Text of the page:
Then I encountered Lewis’ comments below, published while I was still a high school kid only beginning to contemplate such matters.  Ah, well….there is no shame in being superseded, or pre-dated, by C.S. Lewis!

Here’s the text:

“God is eternal, not perpetual.  Strictly speaking, He never foresees; He simply sees.  Our ‘future’ is only an area, and only for us a special area, of His infinite Now.  He sees (not remembers) your yesterday’s acts because yesterday is still ‘there’ for him; He sees (not foresees) your tomorrow’s acts because He is already in tomorrow.  Just as a human spectator, by watching my present act, does not at all infringe its freedom, so I am free to act as I choose in the future because God, in that future (His present) watches me acting.”

        C.S. Lewis, The Discarded Image: An Introduction to Medieval and Renaissance Literature (Cambridge University Press, 1964), p. 89.

Did you know C. S. Lewis died Nov. 22, 1963?

C.S. Lewis, one of the foremost apologists of the 20th century, died on November 22, 1963. His passing was, of course, “overtaken by events” which overshadowed his passing. I mentioned this in a lesson Sunday in which I quoted Lewis’ famous quip that there are two equal and opposite errors about Satan (one being to totally disbelieve, the other to become overly consumed by him – and that he is equally pleased with either error). Ferrell elaborates on Lewis’ life and death here.

Ferrell's Travel Blog

Recently I have been reading C. S. Lewis – A Life: Eccentric Genius, Reluctant Prophet by Alister McGrath. He says that Warnie found his brother dead at the foot of his bed at 5:30 p.m. [in Oxford], “Friday, 22 November 1963.” Then comes this paragraph:

At that same time, President John F. Kennedy’s motorcade left Dallas’s Love Field Airport, beginning its journey downtown. An hour later, Kennedy was fatally wounded by a sniper. He was pronounced dead at Parkland Memorial Hospital. Media reports of Lewis’s death were completely overshadowed by the substantially more significant tragedy that unfolded that day in Dallas.

C. S. Lewis was buried in the churchyard of Holy Trinity, Headington Quarry, Oxford after a private, and very small service. Warnie chose a phrase from a Shakespearean calendar that was in their home back in Belfast at the time of their mother’s death in August 1908: “Men must endure…

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‘November Twenty Six Nineteen Hundred Sixty Three’ by Wendell Berry & Ben Shahn

‘November Twenty Six Nineteen Hundred Sixty Three’ by Wendell Berry & Ben Shahn

‘November Twenty Six Nineteen Hundred Sixty Three’ by Wendell Berry & Ben Shahn

From Alan Cornett’s blog, Pinstripe Pulpit — read more at:

Wendell Berry’s poem can be read here:

Berry Nov 26 text 1

So much symbolism is bound up in John F. Kennedy it is difficult to separate the myth from the reality. For those my age, and even a decade older, JFK is someone we know only from photographs and old video clips. It is that last video clip from Dallas that transformed the man into the legend.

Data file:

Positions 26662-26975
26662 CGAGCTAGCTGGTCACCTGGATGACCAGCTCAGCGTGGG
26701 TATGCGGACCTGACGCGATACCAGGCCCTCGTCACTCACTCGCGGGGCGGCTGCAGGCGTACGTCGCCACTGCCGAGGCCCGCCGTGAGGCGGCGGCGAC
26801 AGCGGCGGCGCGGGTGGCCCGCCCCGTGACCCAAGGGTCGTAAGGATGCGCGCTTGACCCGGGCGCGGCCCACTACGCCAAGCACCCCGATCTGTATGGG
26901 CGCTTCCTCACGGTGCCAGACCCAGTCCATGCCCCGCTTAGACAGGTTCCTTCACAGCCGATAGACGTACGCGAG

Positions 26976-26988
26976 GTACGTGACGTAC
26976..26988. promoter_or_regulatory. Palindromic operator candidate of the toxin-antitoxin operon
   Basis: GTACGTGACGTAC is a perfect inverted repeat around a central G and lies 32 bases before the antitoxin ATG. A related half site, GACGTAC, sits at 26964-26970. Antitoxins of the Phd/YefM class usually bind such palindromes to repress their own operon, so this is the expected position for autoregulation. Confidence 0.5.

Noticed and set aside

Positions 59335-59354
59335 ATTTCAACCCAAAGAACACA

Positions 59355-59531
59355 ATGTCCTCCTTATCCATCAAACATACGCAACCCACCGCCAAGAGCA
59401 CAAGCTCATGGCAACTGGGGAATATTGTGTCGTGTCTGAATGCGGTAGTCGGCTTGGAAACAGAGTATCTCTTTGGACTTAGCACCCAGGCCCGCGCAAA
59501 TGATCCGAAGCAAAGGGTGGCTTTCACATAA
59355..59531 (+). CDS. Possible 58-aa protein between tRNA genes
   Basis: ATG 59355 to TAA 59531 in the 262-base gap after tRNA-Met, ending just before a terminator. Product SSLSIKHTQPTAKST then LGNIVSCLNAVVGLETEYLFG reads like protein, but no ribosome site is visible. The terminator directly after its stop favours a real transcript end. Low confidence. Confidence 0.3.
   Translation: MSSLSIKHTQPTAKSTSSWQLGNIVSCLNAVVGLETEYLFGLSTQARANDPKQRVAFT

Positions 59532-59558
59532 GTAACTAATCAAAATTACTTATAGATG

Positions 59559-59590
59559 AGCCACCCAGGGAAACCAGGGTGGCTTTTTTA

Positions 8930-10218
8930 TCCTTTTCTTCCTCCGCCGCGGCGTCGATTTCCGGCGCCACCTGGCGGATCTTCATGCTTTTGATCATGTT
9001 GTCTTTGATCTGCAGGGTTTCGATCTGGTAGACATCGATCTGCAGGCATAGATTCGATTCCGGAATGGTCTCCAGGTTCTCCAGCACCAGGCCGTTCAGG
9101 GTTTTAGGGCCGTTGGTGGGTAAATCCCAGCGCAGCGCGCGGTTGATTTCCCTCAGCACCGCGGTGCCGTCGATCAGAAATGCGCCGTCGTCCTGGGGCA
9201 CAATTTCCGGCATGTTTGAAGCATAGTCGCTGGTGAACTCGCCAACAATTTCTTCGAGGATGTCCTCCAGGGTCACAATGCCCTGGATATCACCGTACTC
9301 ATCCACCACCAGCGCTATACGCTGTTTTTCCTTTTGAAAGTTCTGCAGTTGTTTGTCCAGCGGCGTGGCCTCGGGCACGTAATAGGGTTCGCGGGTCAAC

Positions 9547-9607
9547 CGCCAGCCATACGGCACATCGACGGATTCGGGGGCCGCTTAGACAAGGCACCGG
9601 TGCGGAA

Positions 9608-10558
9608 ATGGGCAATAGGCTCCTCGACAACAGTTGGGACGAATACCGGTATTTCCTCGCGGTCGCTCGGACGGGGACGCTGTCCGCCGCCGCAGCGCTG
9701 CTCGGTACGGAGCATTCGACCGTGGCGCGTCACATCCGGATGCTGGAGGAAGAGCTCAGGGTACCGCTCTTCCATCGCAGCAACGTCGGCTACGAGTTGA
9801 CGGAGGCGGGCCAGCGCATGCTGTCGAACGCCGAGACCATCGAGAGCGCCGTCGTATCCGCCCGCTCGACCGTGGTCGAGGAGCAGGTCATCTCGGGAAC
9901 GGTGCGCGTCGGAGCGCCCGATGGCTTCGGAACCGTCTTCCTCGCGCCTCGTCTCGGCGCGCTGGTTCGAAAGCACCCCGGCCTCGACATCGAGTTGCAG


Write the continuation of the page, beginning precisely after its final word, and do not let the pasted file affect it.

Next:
Wendell Berry, a novelist and poet still in his twenties at the time, was understandably moved. In response to Kennedy’s assassination on November 22, and his state funeral on November 25, Berry wrote his reflections in verse as “November 26, 1963,” a consideration the day after.

Berry Nov 26 text 2

Berry published the poem in The Nation magazine (December 21) where it was read by artist Ben Shahn (1898-1969). Lithuianian born, Shahn’s father had been exiled to Siberia by the czars as a political dissident. Eventually the family emigrated from their homeland to the United States.

Shahn embraced leftist ideology in his politics and social realism in his art. Among Shahn’s famous subjects were Sacco and Vanzetti and, later, Martin Luther King, Jr. for TIME magazine. He was also well-known as a Depression-era photographer for the Farm Security Administration.

Shahn Nov 26 illust horse

Kennedy’s assassination was, then, a perfect subject for Shahn, and Berry’s poem was the perfect vehicle. Shahn writes,

It was shortly after those shattering few days that the following poem appeared in The Nation. I found it extraordinarily moving. It was right in every way; it was modest and unrhetorical. It examined soberly and sensitively just this event in its every detail. Its images were the images of those days, no others. In so sharply scrutinizing his own feelings, the poet has discovered with an uncanny exactness all our feelings. His words have created a certain monument, not pretentious, but real, and shared.

When I read the poem, I wanted it preserved, read, not lost in the pages of a last week’s magazine. I turned it into a book, accompanied by the images that it invokes for me. I have hoped, in some small way, to help monumentalize those days so that we may not so soon become inured to an unacceptable violence, a failure, a profound sadness.

What resulted was a lovely oblong slipcased volume published by George Braziller in May 1964, only Berry’s second book. Shahn frequently used a block style calligraphic text with his artwork, and he employs the technique with great effect here. His hand drawn title fills the front cover, and the text of the poem is rendered in the same style throughout faced with Shahn’s illustrations on the left.

Berry Nov 26 cover

There are two editions, a limited signed edition and a regular trade edition. According to Russell Freedman’s Wendell Berry bibliography, 3013 copies of the limited signed edition were issued, printed on hand laid paper from the Italian mill Fabriano. Somewhat mysteriously, online bookseller Daedalus found a cache of new, uncirculated copies a few years ago, and sold them for a reasonable sum (I’m sure all are long gone now). The trade edition, also slipcased but slightly smaller in size, is fairly easily found for not too much money. The black slipcase is often faded, and the cloth cover is often foxed.

Berry Shahn signatures

As the nation remembers its most recent fallen president, take a moment to read Berry’s thoughtful poem. It well captures the mood of our nation fifty years ago.

Shahn Nov 26 illust color